How to Navigate Disagreements About COVID-19 Safety
Advice for couples who want to stay safe and connected during the pandemic.
Posted Nov 25, 2020
We are nine months into the COVID-19 pandemic and couples who weathered the stresses of uncertainty well in the beginning may find themselves disagreeing more as the pandemic drags on.
Maybe it was fine to host socially-distanced, outdoor dinner parties in the spring and summer, but now the lower temperatures and memories of dining at your favorite restaurant indoors are taunting you into arguments with your partner. Or, perhaps, after nine months of remote school with your children at home, you are ready to take the kids to the playground while your partner balks at the safety risk.
What does a couple do when they disagree and the guidelines regarding COVID-19 safety still involve some degree of risk to physical or mental health? As with many things related to COVID-19, the answers can be unclear and unsatisfying, leaving someone in the relationship feeling frustrated or disconnected. As the COVID-19 winter surge leads to an increase in case counts, hospitalizations, and deaths, some couples may experience a parallel increase in arguments over safety-related differences. Consider the following five suggestions to help you navigate these difficult decisions in your relationship.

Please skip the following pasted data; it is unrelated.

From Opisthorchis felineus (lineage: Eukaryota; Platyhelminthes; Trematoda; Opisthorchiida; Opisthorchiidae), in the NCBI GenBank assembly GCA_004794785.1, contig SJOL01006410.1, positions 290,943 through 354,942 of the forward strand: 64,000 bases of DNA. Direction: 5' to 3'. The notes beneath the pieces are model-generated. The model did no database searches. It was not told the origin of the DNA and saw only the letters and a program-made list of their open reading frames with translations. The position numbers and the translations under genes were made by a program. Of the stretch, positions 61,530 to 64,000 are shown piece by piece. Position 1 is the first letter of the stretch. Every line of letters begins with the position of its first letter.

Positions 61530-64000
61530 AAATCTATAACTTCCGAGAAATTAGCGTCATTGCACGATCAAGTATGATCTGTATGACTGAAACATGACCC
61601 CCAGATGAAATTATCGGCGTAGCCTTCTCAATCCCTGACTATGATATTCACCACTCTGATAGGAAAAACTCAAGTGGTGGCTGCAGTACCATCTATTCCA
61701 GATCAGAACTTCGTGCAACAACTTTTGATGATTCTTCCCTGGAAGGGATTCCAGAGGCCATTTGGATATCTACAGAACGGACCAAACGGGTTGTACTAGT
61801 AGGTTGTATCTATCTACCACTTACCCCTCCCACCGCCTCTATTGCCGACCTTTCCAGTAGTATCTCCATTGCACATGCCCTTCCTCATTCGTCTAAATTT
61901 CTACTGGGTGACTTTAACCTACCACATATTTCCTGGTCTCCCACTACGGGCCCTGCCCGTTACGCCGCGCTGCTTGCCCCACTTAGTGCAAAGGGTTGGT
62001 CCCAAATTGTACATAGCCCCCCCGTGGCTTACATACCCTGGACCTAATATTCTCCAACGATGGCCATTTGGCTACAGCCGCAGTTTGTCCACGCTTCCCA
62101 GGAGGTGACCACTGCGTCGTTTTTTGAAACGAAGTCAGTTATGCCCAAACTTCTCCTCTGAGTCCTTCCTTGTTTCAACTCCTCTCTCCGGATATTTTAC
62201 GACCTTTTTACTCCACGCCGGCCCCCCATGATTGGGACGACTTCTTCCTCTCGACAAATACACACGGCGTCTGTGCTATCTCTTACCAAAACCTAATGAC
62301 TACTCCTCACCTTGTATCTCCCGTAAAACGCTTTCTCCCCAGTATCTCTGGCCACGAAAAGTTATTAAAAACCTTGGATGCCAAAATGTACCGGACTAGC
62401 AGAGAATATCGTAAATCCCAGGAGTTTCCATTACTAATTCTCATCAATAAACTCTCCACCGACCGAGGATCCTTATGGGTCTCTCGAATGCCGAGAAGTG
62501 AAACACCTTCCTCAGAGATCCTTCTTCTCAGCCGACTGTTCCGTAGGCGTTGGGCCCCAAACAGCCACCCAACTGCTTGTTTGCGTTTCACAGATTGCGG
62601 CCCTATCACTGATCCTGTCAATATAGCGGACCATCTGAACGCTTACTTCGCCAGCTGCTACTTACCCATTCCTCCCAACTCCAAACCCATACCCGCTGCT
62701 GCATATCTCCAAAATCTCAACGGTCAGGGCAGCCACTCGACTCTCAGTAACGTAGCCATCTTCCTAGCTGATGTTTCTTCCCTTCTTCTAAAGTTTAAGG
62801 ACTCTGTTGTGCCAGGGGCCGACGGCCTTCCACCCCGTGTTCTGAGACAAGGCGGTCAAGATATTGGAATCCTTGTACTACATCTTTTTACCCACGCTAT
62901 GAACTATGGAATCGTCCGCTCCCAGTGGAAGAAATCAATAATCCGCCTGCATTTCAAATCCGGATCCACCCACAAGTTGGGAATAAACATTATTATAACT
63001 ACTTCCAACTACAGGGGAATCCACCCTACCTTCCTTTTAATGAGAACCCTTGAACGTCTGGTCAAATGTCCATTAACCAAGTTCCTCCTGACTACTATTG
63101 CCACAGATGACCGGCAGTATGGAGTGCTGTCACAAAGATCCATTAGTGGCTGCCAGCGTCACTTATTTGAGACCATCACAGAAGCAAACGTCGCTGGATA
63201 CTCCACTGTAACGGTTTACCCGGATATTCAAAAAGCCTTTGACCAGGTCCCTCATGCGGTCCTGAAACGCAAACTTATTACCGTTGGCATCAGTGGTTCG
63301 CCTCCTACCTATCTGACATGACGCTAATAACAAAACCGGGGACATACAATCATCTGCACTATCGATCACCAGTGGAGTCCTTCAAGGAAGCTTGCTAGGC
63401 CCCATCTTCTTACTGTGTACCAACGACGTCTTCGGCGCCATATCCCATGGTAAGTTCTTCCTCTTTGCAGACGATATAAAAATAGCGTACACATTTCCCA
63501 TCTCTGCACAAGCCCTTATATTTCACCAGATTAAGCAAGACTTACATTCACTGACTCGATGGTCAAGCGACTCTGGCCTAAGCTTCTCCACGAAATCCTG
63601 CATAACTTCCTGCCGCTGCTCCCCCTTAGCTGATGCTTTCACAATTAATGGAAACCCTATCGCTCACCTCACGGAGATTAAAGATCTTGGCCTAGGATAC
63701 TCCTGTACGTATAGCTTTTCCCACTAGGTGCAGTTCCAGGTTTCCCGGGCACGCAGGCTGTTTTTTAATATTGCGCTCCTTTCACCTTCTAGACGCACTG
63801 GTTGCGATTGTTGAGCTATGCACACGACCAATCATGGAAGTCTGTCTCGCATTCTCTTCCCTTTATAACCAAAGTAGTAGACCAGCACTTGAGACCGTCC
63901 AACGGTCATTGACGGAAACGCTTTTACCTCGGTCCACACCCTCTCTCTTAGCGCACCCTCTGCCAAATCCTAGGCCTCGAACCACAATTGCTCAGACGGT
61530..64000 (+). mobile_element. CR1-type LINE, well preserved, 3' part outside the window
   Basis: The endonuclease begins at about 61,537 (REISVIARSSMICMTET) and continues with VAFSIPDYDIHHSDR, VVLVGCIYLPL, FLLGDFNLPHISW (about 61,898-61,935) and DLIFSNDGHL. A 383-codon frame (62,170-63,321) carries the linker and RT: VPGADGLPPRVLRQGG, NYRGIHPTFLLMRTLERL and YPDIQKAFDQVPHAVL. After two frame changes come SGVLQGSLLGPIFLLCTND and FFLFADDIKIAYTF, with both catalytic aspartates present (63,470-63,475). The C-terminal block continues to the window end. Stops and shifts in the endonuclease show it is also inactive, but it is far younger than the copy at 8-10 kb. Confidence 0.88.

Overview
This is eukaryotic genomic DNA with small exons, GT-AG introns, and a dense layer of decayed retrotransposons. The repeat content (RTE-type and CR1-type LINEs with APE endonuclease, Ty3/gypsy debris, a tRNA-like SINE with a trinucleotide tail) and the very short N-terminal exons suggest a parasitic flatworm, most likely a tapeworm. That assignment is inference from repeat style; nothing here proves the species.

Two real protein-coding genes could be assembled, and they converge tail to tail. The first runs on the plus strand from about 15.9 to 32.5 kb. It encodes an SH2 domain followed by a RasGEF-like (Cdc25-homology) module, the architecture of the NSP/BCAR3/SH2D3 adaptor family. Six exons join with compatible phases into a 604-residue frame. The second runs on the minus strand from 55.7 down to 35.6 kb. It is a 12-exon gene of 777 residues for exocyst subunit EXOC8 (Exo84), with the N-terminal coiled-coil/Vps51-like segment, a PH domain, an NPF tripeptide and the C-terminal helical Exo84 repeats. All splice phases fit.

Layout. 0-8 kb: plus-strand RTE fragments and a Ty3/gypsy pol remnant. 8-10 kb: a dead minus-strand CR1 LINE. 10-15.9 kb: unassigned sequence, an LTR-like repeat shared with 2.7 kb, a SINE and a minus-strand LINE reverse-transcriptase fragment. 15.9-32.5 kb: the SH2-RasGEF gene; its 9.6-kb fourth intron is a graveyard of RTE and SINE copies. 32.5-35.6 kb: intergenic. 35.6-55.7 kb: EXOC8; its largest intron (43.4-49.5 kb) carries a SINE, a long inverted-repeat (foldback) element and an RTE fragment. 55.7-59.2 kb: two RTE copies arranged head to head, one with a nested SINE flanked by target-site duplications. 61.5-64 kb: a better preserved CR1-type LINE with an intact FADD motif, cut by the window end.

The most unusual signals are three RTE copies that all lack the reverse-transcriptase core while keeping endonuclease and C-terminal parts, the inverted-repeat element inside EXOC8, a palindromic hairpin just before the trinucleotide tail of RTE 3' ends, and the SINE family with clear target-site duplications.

Name the actual problem.
If you zoom out from the immediate disagreement about safety behaviors — whether to spend the holidays with extended family or attend a friend’s winter wedding — what you are really talking about is risk tolerance. Our risk tolerance is related to our sense of safety in life and we all vary in our ability to cope with risk. In a relationship, a feeling of safety is a critical component to our sense of trust in the relationship, which is one of the foundational components to a satisfying and secure connection. This is important for couples to understand when disagreeing about whether or not to allow their teenager to spend the night at a friend’s house or whether to invite grandparents over for dinner. The disagreement is really about safety and trust. This realization may help you approach the disagreement gently and compassionately.
Seek to understand your partner rather than convince them you are right.
It is not uncommon for couples in a disagreement to tune their partner out and wait for their turn to reply with a counterpoint. Rather than listening with presence and understanding, they may be conjuring up their next point of refusal. Unquestionably, this is counterproductive to solving an emotionally charged disagreement. If one partner feels misunderstood or unheard, trust and connection can chip away, leading them to dig their heels in about the issues.
Alternatively, try truly focusing on your partner and listening with the intent to understand their perspective. Listen with an empathic ear, one that seeks to absorb the panoramic view of your partner. For example, seek to understand why they want to avoid dining indoors at restaurants, and when, perhaps, that may change for them. Seeking to understand your partner’s perspective and letting them know you hear and understand them is the definition of empathy.